Every so often we manage to squeeze in projects outside of our usual medium. A favorite place of ours these days is the Rochester Makerspace. There are tools in there that we don’t otherwise have access to, like lathes and routers. More importantly, the Makerspace is really about the members and the diversity of skills, interests, and ideas that are found in a single place. So what better place is there to work on something that can be as random as a Rube Goldberg machine.
I’ve taught a class the last few years in our local school district’s Festival of Ideas, where kids get to experiment with parts and create their own crazy gizmos out of simple machines and scrap materials we have on hand. I’ve wanted to do something much larger for some time. The Makerspace provided the opportunity to take that on.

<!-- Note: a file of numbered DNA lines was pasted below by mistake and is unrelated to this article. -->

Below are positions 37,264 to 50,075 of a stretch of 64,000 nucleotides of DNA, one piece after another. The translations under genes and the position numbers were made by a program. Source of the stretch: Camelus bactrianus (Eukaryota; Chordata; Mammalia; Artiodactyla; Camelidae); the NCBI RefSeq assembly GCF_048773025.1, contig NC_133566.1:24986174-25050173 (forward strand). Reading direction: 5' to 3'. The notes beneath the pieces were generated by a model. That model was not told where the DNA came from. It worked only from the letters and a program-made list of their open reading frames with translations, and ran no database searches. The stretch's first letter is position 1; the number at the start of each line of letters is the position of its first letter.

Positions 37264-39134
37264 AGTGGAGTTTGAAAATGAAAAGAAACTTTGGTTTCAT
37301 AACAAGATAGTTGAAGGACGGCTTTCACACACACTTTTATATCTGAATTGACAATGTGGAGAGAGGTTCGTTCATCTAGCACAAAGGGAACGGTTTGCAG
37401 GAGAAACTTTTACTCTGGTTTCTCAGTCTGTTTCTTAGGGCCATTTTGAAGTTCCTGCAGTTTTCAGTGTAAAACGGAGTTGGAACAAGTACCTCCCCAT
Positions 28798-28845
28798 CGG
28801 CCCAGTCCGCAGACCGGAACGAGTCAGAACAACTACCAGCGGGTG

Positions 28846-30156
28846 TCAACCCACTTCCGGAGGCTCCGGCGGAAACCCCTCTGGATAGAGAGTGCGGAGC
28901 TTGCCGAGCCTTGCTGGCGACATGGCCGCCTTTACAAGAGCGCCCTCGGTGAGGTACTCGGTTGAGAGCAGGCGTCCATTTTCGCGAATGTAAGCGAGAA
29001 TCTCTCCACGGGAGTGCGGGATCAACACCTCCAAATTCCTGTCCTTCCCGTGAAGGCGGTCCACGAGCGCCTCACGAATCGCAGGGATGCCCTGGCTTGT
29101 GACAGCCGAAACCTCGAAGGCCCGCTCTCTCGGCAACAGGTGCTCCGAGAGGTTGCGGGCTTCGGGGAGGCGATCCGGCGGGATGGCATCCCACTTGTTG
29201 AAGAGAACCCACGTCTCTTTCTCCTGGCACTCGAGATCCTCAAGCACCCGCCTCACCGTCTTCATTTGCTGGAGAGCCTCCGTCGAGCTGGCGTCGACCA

Over a six Saturdays, we had kid inventors working as a team, learning about some of the tools we had, combining simple machines, and eventually producing a Rube Goldberg machine to make smoothies. I have to admit, I was a little concerned that they were taking on too large a task when they announced that’s what they were going to make, but they pulled it off beautifully with only a little coaching and assistance from the adults participating.
Here’s what it looked like in the end:
Years ago I wrote an educational stage show called How to Catch a Mouse, in which I build, with volunteers from the audience, a Rube Goldberg-style mousetrap on stage. The show has been a huge hit and has now be performed countless times around the world. The most recent addition to our cast is Aimee Pryor. She’s now performing the show in Texas, so if you have a connection to an elementary school or library in that part of the country looking for educational shows, Aimee is the person to help you out. If you’re looking to book the show in others areas, check out where we have cast members. Or contact us about booking a performance in other areas.